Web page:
Letter: Shame on Vail Resorts for dragging out Booth Heights litigation
Thanks to the Vail Town Council for seeking permanent protection for East Vail bighorn critical habitat. Bighorns have wintered there since the last glacial recession. State wildlife experts testify that Vail Resorts’ construction would mean the herd’s demise.
I would like for my 10-month-old son to grow up being able to see big game mammals like native elk and bighorn sheep. Yet, with each decade, there’s another significant decline in the Eagle Valley’s ungulate population.
Vail Resorts has publicly pledged to protect critical wildlife habitat. But many of us are aware of Vail Resorts’ imperfect environmental track record, which can’t be ignored — the classic corporation that talks a good game. We know about the recent fish kill in Gore Creek, the unauthorized road construction, tree removal, and wetlands destruction at Keystone. Many don’t know or forget the 2003 Clean Water Act violation for constructing a road to Blue Sky.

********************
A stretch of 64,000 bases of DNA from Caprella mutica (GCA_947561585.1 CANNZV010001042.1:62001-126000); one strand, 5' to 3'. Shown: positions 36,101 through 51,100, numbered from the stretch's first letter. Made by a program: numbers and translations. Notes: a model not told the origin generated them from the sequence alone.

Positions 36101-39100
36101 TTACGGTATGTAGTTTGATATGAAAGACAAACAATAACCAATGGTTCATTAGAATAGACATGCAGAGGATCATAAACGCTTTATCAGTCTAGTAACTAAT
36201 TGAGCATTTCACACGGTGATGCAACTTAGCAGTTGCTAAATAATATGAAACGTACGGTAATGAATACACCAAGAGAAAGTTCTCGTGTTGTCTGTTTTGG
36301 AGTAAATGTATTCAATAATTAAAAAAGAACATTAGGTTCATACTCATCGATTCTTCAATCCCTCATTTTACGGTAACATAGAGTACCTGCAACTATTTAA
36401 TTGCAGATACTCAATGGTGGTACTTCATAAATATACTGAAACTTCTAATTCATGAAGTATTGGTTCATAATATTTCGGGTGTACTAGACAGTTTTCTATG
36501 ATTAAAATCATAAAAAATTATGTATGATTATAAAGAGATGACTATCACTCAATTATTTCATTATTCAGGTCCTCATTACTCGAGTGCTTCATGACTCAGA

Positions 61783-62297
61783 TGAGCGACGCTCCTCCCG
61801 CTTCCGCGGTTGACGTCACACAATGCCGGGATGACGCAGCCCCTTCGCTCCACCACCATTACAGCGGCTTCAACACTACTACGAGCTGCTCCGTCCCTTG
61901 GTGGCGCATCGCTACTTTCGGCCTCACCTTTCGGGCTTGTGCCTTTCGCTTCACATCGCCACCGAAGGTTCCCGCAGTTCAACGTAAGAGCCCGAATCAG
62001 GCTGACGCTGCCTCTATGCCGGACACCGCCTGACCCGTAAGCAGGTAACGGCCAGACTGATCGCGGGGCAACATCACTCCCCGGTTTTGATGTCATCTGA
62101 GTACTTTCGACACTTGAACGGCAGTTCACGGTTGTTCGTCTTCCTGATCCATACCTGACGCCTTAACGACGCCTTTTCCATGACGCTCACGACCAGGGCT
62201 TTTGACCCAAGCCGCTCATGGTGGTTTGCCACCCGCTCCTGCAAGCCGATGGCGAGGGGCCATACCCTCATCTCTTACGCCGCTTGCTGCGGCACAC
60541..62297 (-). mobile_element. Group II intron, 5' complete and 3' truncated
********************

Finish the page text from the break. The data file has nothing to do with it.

Eagle County residents overwhelmingly value wildlife and habitat protection, as established by a recent study by Colorado Parks and Wildlife and the Eagle County Wildlife Roundtable, as reported in the May 10 Vail Daily.
It’s baffling as to why Vail Resorts does not want to score this “enviro” win. Shame on Bill Rock and Vail Resorts for not taking the $12 million and using it as a starting point to reinvest in housing on other property they already own where their employees could walk to work.
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The recent dialogue between Beth Howard and Council (Vail Daily on April 6) was encouraging. The local Vail Mountain operating team sometimes still reflects their local roots.
Until Vail Resorts, the corporation decides to avoid dragging out litigation, and proceed to expedite building housing on other available parcels — including several the Ttown has offered over the years — Vail Resorts’ environmental reputation will continue to suffer.